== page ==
From the self-illustrated, unpublished work written in 1947 to hardboiled contributions to 1980s adult magazines, The Bells Tolls for No One presents the entire range of Bukowski's talent as a short story writer, from straight-up genre stories to postmodern blurring of fact and fiction.Read more...
From the self-illustrated, unpublished work written in 1947 to hardboiled contributions to 1980s adult magazines, The Bells Tolls for No One presents the entire range of Bukowski's talent as a short story writer, from straight-up genre stories to postmodern blurring of fact and fiction. An informative introduction by editor David Stephen Calonne provides historical context for these seemingly scandalous and chaotic tales, revealing the hidden hand of the master at the top of his form.
"The uncollected gutbucket ramblings of the grand dirty old man of Los Angeles letters have been gathered in this characteristically filthy, funny compilation ... Bukowkski's gift was a sense for the raunchy absurdity of life, his writing a grumble that might turn into a belly laugh or a racking cough but that always throbbed with vital energy."Kirkus Reviews
Born in Andernach, Germany, and raised in Los Angeles, Charles Bukowski published his first story when he was twenty-four and began writing poetry at the age of thirty-five. His first book of poetry was published in 1959; he would eventually publish more than forty-five books of poetry and prose. He died of leukemia in San Pedro, California on March 9, 1994.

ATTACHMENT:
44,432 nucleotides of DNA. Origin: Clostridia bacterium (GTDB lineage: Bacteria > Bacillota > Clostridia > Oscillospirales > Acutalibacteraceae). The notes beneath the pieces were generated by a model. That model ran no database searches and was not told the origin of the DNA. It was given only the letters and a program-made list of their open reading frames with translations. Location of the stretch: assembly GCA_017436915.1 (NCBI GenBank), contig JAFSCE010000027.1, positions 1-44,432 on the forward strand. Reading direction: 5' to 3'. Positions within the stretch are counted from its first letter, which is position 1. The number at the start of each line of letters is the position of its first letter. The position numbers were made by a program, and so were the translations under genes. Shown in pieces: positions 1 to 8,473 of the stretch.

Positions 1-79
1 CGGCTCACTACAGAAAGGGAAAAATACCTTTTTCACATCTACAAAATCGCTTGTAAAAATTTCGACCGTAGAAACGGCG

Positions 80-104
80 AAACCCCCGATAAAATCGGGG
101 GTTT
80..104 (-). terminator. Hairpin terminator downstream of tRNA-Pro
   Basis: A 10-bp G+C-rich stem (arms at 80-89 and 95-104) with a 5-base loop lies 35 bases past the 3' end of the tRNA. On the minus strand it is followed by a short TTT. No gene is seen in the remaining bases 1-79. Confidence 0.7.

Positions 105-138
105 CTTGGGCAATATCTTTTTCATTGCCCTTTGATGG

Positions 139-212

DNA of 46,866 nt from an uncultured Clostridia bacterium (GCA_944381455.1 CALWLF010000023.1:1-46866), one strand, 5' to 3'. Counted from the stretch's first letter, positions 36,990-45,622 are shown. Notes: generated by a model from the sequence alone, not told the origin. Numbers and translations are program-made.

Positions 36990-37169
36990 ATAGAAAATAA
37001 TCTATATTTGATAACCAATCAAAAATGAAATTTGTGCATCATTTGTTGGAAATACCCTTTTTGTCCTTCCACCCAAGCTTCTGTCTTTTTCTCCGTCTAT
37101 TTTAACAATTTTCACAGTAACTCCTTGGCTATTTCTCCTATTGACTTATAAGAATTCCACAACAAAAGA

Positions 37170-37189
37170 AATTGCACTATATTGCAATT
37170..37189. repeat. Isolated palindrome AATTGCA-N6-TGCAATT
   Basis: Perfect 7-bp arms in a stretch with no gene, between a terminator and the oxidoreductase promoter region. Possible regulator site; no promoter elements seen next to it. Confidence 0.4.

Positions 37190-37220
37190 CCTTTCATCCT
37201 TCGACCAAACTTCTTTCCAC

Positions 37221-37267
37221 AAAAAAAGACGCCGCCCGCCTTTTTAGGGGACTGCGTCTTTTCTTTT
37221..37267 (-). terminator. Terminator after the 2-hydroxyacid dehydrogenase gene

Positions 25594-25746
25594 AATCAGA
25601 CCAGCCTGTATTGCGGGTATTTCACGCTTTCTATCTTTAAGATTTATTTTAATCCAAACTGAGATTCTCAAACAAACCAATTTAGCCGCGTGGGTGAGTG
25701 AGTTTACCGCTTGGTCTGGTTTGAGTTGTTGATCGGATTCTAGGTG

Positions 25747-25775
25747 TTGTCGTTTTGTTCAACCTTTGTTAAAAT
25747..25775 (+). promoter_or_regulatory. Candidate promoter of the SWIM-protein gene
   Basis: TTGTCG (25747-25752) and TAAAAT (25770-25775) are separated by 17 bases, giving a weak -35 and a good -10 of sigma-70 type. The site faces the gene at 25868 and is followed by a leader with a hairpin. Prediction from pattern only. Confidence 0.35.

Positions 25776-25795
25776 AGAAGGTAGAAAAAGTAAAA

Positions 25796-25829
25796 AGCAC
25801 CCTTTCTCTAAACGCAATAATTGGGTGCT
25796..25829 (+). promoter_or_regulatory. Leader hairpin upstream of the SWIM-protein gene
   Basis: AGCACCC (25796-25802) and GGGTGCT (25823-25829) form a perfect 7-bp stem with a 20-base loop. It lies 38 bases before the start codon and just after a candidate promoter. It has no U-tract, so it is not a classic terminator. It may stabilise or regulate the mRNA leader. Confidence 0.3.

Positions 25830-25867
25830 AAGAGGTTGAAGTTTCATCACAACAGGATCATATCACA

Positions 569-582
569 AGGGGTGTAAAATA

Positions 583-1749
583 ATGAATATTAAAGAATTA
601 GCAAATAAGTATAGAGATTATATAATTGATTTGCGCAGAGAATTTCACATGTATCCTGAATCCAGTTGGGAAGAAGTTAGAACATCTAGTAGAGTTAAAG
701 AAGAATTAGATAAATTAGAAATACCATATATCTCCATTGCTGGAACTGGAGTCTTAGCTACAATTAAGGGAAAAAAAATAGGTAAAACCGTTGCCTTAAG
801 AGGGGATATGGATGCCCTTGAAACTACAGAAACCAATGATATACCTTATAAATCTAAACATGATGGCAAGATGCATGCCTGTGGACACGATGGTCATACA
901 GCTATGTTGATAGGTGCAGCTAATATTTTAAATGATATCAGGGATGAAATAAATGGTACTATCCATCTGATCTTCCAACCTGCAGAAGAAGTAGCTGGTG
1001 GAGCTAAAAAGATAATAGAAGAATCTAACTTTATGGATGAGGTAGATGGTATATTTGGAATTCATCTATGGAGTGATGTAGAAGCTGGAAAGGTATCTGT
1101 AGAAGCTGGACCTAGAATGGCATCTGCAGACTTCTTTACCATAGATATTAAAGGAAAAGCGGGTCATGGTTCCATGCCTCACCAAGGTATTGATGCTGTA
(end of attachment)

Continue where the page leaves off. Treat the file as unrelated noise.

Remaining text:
David Stephen Calonne is the author of several books and has edited three previous collections of the uncollected work of Charles Bukowski for City Lights: Absence of the Hero, Portions from a Wine-Stained Notebook, and More Notes of a Dirty Old Man.
Publishers Weekly® Reviews
- Reviewed in: Publishers Weekly, page .
- Review Date: 2015-06-15
- Reviewer: Staff
Bukowski is an acquired taste, and this set of fiction stories from three sources—his underground newspaper column “Notes of a Dirty Old Man,” short pornographic pieces written for adult magazines, and miscellaneous short stories, some previously unpublished—will do little to expand his readership. Bukowski’s world is hostile, full of runaway dysfunction, and populated by alcoholics, gamblers, adulterers, and abusers, all with few, if any, redeeming qualities. And to underscore the distance between these lives and the those of his readers, Bukowski’s characters come with no backstories and no elaborate psychologies; rather they are men and women motivated by unseen compulsions, simple boredom, and fatalistic unhappiness. It is Bukowski’s embrace of this world, his insistence on its validity if not its value, that makes him unique. Readers should be warned that many of the stories are difficult to read for their depiction of sadism and sexual violence. Still, Bukowski can be honest and direct, and he is capable of embedding meaningful observations in the most sordid of stories. (Aug.)